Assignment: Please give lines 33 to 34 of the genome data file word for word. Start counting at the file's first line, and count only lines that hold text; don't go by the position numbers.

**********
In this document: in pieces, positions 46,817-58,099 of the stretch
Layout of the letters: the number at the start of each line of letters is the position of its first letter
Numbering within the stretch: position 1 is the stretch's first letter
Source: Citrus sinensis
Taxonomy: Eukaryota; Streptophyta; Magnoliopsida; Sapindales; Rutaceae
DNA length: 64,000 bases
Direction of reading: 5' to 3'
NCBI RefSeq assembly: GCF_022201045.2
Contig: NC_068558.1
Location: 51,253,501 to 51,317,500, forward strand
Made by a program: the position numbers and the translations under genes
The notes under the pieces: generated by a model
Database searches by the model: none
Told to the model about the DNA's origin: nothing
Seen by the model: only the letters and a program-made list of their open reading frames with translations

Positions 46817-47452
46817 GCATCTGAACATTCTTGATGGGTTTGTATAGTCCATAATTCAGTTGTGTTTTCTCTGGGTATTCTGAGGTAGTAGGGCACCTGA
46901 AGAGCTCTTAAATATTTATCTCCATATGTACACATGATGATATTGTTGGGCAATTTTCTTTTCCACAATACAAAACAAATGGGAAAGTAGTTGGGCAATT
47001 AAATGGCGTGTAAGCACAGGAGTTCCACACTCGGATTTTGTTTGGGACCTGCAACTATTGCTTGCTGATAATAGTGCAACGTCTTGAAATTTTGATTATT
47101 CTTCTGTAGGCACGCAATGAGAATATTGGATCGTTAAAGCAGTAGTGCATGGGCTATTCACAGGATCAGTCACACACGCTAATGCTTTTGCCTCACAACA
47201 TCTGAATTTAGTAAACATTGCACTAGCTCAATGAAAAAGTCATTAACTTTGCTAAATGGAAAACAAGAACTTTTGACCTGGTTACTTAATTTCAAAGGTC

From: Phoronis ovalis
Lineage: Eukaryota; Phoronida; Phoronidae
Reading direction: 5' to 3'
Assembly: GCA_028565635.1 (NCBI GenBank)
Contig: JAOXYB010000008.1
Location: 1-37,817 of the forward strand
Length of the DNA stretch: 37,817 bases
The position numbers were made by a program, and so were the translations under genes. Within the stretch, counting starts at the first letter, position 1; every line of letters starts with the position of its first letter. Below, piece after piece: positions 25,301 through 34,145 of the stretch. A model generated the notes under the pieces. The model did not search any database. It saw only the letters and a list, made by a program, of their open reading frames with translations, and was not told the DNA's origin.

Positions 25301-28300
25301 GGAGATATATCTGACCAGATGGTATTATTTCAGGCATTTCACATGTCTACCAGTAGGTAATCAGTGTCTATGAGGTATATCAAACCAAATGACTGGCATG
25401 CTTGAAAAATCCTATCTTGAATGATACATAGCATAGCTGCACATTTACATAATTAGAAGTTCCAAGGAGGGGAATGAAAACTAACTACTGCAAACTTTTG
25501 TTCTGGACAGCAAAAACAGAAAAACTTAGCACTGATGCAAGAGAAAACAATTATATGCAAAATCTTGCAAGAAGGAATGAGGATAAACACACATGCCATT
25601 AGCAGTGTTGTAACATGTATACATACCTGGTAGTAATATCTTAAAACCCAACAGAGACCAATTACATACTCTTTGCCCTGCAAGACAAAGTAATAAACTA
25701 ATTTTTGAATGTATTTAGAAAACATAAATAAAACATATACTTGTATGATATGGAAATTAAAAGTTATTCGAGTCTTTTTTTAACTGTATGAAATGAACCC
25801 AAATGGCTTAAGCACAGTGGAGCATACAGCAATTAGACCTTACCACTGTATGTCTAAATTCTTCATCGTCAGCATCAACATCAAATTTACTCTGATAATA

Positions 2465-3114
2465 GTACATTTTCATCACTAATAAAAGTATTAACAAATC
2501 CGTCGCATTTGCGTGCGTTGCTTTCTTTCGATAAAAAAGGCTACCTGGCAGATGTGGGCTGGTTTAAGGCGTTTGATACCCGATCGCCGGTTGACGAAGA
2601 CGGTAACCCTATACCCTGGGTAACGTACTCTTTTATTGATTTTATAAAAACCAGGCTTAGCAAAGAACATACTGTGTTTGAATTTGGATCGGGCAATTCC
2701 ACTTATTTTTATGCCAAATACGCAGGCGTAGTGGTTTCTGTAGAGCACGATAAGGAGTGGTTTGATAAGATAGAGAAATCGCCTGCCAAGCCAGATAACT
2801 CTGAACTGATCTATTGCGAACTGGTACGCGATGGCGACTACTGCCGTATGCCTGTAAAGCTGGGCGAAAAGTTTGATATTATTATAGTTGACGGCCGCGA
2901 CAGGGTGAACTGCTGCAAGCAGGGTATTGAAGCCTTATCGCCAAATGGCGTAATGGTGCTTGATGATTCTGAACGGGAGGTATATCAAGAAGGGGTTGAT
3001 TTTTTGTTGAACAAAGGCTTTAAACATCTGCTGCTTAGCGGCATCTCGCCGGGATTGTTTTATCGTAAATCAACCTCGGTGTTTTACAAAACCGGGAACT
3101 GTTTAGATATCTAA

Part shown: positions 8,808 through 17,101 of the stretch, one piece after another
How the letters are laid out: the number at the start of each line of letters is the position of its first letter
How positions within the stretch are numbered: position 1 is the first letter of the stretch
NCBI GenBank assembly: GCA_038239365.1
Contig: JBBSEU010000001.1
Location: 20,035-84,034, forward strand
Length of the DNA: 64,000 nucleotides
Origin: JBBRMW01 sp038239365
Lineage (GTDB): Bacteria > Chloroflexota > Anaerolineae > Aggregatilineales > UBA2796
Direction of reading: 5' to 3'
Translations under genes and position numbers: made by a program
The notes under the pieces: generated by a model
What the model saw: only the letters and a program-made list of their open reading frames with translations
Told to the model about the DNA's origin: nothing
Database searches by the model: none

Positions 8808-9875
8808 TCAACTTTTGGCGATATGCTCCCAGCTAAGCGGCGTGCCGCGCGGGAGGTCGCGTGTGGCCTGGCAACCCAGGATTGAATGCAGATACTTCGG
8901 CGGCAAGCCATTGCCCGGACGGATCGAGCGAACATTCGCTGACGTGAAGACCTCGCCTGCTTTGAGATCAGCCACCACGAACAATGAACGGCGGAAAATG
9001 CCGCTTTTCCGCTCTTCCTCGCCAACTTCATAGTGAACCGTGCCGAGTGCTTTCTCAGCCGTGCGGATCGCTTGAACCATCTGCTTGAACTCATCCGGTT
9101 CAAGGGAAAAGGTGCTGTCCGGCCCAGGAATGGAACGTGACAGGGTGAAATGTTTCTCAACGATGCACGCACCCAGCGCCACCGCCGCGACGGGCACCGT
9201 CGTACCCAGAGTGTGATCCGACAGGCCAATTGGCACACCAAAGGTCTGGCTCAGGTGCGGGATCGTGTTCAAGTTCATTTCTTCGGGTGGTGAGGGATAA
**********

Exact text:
25501 TTCTGGACAGCAAAAACAGAAAAACTTAGCACTGATGCAAGAGAAAACAATTATATGCAAAATCTTGCAAGAAGGAATGAGGATAAACACACATGCCATT
25601 AGCAGTGTTGTAACATGTATACATACCTGGTAGTAATATCTTAAAACCCAACAGAGACCAATTACATACTCTTTGCCCTGCAAGACAAAGTAATAAACTA